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I have read the help manual of caret carefully: see A Short Introduction to the caret Package.

In its example, I found it split the data with createDataPartition before a model training.

library(caret)
library(mlbench)
data(Sonar)
set.seed(107)
inTrain <- creatDataPartition(y = Sonar$Class, p = .75, list = FALSE)
str(inTrain)
training <- Sonar[inTrain,]
testing <- Sonar[-inTrain,]

And does it make the repeated 10-fold CV with only the 75% data in the training set?

ctrl <- trainControl(method = "repeatedcv", repeats = 3, classProbs = TRUE, summaryFunction = twoClassSummary)
plsFit <- train(Class~., data = training, method = "pls", tuneLength = 15, trControl = ctrl, metric = "ROC", preProc =  c("center", "scale"))
plsFit

plsClass <- predict(plsFit, newdata = testing)

So, I think a k-fold CV make the "k-1" data into the training set and "1" data into the testing set, and all sets of data should be put into the testing data set at least once?

The code above uses only the 75% data in the whole model training process and the 10-fold CV process, and the rest (25%) only in the last prediction process. Do I understood these codes correctly?

I think the process in the caret manuals is different from the principal idea of k-fold CV, which really confused me.

And I want to perform 10-fold CV for model comparison, including rpart, adaboost, bagging, svm and kknn. Can the functions in caret make sense?
How can I do it?

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The first bit:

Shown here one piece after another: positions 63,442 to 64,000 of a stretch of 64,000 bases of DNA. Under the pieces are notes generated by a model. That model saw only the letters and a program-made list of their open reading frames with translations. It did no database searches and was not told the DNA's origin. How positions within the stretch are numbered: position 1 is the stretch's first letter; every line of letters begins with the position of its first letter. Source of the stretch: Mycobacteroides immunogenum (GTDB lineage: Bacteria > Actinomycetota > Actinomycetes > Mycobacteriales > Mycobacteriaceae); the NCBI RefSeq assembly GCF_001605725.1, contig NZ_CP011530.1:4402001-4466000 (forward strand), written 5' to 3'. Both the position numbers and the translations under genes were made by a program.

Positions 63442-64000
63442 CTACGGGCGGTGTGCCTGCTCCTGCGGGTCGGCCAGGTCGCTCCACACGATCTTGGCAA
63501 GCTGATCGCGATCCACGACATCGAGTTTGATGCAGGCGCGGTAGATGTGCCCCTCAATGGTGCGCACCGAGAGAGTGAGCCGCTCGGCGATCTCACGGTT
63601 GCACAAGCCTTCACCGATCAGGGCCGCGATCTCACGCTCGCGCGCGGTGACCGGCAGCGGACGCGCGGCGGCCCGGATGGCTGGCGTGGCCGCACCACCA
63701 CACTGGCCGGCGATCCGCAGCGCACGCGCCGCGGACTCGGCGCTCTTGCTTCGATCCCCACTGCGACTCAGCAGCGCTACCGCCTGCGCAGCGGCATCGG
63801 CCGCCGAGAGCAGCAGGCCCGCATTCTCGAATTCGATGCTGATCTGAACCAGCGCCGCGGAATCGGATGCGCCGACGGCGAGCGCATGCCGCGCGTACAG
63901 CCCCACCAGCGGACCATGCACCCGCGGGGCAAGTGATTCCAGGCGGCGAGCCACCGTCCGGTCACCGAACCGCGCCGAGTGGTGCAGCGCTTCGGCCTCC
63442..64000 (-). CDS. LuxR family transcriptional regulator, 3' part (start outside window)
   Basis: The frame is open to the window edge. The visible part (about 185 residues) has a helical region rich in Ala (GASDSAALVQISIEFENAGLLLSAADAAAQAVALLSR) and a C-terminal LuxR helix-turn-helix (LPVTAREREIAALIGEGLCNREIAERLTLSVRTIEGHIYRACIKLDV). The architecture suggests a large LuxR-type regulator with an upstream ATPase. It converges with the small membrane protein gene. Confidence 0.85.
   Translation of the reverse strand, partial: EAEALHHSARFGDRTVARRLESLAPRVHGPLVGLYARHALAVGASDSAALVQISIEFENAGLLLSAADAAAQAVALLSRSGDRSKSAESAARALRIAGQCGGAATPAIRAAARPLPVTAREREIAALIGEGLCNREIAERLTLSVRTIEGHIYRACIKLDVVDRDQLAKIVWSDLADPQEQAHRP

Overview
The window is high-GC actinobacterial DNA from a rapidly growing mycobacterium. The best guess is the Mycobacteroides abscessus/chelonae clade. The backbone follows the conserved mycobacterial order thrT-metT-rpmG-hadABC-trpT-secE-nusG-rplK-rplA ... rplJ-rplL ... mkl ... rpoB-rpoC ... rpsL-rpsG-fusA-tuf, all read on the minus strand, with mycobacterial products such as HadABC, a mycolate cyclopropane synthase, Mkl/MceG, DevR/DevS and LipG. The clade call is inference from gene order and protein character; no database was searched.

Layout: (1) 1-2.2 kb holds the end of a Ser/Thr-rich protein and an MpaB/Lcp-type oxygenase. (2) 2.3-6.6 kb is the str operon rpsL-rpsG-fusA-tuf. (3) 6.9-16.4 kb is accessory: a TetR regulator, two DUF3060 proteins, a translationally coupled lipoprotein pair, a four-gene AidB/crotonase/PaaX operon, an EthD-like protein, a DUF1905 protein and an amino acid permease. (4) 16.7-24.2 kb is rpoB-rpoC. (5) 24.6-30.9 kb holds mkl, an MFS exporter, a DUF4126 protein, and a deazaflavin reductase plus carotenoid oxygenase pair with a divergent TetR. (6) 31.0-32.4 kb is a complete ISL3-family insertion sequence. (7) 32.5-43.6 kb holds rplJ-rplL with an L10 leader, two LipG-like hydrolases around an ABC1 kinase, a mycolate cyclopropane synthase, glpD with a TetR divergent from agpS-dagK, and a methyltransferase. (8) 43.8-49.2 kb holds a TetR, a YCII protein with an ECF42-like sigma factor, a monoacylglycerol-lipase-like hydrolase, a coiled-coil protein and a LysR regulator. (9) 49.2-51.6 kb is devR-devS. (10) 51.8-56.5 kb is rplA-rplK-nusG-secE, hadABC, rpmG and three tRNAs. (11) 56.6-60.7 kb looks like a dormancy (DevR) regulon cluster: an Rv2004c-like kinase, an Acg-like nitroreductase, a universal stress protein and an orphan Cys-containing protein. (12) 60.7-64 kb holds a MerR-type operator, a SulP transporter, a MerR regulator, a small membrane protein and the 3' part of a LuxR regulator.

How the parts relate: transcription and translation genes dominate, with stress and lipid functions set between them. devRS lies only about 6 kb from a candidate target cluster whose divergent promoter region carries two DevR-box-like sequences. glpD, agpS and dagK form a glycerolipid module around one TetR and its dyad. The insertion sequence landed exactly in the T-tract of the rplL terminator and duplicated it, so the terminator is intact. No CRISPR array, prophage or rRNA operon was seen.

inTrain <- creatDataPartition(y = Sonar$Class, p = .75, list = FALSE)

splits the totality of your data into training (75%) and test (25%).

Usually, cross-validation and other resampling methods are used on the training set. So if you use caret's train function for example and ask for 10-fold CV, the 10% held back is 10% of the training set.

So, I think a k-fold CV make the "k-1" data into the training set and "1" data into the testing set,

Sort of (the terminology is getting in the way). During each iteration of 10 fold CV, 90% is used to fit the model and 10% is held out for prediction. Again, these are percentages of your training set.

Can the functions in caret make sense?

You will have to clarify this part. train can fit many different models.

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  • $\begingroup$ Thanks, you really help me a lot. And I still feel confuesd, why did it use the total data into the training set, so it can make k-fold CV for all of it and can make precidtion for the whole data. Or, only does the accuracy of prediction which is performed for hold out data will make sense? $\endgroup$
    – Archer
    Nov 17, 2013 at 2:20
  • $\begingroup$ @Archer, you split the data into train set (75%) and test set or called hold-out/back set (25%) as topepo said exactly. Finally, you should be able to optimize the model by using the train set only but that should be done via 10k-cv may be. so suppose you have 1000 whole data, 750 train, 250 test, tuning/optimization of model via e.g., 10-cv (very common approach) then you end up with 90% = 675 for fitting, the 10% = 75 for evaluation of the tuning parameters (specific to the model you choose). The best model finally evaluated on test = 250. Last thing fit model on data (10000). $\endgroup$
    – doctorate
    Jan 8, 2014 at 17:59
  • $\begingroup$ while tuning via 10k-cv you include repetitions like 5 to 10, so totally you would do tuning on 50 to 100 data folds each fold is 90% of the train set, and evaluation (on the 10%) would be more stable by now since it would be built upon 50 to 100 samples. Final best model, is the winner out of these times. $\endgroup$
    – doctorate
    Jan 8, 2014 at 18:03
  • $\begingroup$ @topepo: I still don't understand how \$results, \$bestTune, or \$finalModel contribute to $\hat y$ when I do predict.lm(). See stats.stackexchange.com/questions/142386/… . I assume \$results is my i*k matrix of $\hat\beta_1...\hat\beta_p$ and $\hat {(RMSE/R^2)}_{validate}$, but ?? $\endgroup$
    – jtd
    Mar 21, 2015 at 18:48

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